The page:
org.xml.sax.InputSource Ok green.gif Ok green.gif Delete.gif


Configuration

In order to use @XmlLocation, the user must first have a property on their Java object (either a field or get/set pair) of type org.xml.sax.Locator. The user can then specify that this property should be used to track XML location by using either EclipseLink Annotations or XML Bindings.

Properties marked with @XmlLocation should also be marked as @XmlTransient, as the location information is not relevant in a marshalled document.

EclipseLink will also recognize the Sun versions of this annotation (com.sun.xml.bind.annotation.XmlLocation and com.sun.xml.internal.bind.annotation.XmlLocation).


Annotations

package org.eclipse.persistence.oxm.annotations;
 
import static java.lang.annotation.ElementType.FIELD;
import static java.lang.annotation.ElementType.METHOD;
import static java.lang.annotation.RetentionPolicy.RUNTIME;
 
import java.lang.annotation.Retention;
import java.lang.annotation.Target;
 
@Target({METHOD, FIELD}) 
@Retention(RUNTIME)
public @interface XmlLocation {}


XML Bindings

eclipselink_oxm_2_4.xsd:

...
    <xs:element name="xml-transient" substitutionGroup="java-attribute">
        <xs:complexType>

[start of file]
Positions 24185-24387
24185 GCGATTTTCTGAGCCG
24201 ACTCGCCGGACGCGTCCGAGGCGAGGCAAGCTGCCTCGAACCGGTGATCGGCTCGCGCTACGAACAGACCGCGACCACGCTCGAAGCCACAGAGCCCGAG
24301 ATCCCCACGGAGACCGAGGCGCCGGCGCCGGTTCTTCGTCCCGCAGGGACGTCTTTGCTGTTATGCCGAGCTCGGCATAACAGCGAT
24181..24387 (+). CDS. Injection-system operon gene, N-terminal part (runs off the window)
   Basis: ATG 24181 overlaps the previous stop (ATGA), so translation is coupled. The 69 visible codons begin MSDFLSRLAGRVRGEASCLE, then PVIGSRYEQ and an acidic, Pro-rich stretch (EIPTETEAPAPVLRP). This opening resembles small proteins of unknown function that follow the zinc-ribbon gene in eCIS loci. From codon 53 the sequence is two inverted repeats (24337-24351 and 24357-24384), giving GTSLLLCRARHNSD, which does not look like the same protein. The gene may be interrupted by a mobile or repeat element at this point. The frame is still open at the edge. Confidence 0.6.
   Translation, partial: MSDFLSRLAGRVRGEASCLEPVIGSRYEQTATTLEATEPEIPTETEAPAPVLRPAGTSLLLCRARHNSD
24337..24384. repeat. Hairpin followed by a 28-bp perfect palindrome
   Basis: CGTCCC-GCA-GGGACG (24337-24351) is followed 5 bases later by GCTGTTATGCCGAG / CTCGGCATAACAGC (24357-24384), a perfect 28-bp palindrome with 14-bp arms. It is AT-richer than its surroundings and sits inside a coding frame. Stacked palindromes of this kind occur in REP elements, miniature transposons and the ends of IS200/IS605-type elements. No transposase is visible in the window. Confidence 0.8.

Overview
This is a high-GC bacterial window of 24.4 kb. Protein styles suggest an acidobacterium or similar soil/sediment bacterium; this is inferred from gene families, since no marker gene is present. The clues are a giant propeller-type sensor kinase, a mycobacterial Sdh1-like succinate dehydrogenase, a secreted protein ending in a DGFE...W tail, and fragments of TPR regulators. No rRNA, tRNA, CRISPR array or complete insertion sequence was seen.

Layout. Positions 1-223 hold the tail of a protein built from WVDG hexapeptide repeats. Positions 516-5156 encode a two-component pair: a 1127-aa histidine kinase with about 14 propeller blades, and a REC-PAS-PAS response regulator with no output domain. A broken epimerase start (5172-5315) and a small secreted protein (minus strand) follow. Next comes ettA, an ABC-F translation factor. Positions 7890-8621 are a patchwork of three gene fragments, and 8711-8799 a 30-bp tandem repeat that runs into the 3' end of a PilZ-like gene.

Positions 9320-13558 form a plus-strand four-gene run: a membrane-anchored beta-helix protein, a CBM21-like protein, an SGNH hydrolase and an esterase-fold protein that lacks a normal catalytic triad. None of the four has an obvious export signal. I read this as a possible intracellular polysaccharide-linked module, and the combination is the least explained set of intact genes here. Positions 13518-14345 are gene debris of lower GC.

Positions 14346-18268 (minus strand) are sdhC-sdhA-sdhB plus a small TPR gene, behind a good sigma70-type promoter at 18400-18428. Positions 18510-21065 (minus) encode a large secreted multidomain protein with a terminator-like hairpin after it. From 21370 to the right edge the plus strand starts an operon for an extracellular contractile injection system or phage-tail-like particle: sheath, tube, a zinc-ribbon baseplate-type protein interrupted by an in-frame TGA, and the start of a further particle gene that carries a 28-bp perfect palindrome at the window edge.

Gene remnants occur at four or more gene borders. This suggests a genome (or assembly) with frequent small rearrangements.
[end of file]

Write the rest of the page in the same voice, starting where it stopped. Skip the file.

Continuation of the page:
<xs:complexContent>
                <xs:extension base="java-attribute">
                    <xs:attribute name="xml-location" type="xs:boolean" default="false" />
                </xs:extension>
            </xs:complexContent>
        </xs:complexType>
    </xs:element>
...
    <xs:element name="xml-element" substitutionGroup="java-attribute">
        <xs:complexType>
            <xs:complexContent>
                <xs:extension base="java-attribute">
                    ...
                    <xs:attribute name="xml-location" type="xs:boolean" default="false" />
                </xs:extension>
            </xs:complexContent>
        </xs:complexType>
    </xs:element>
...


Config Options

The @XmlLocation feature does not expose any configuration options, it is merely a tagging annotation that indicates the property to be used for tracking XML location information.


Examples

The following examples refer to this XML instance document: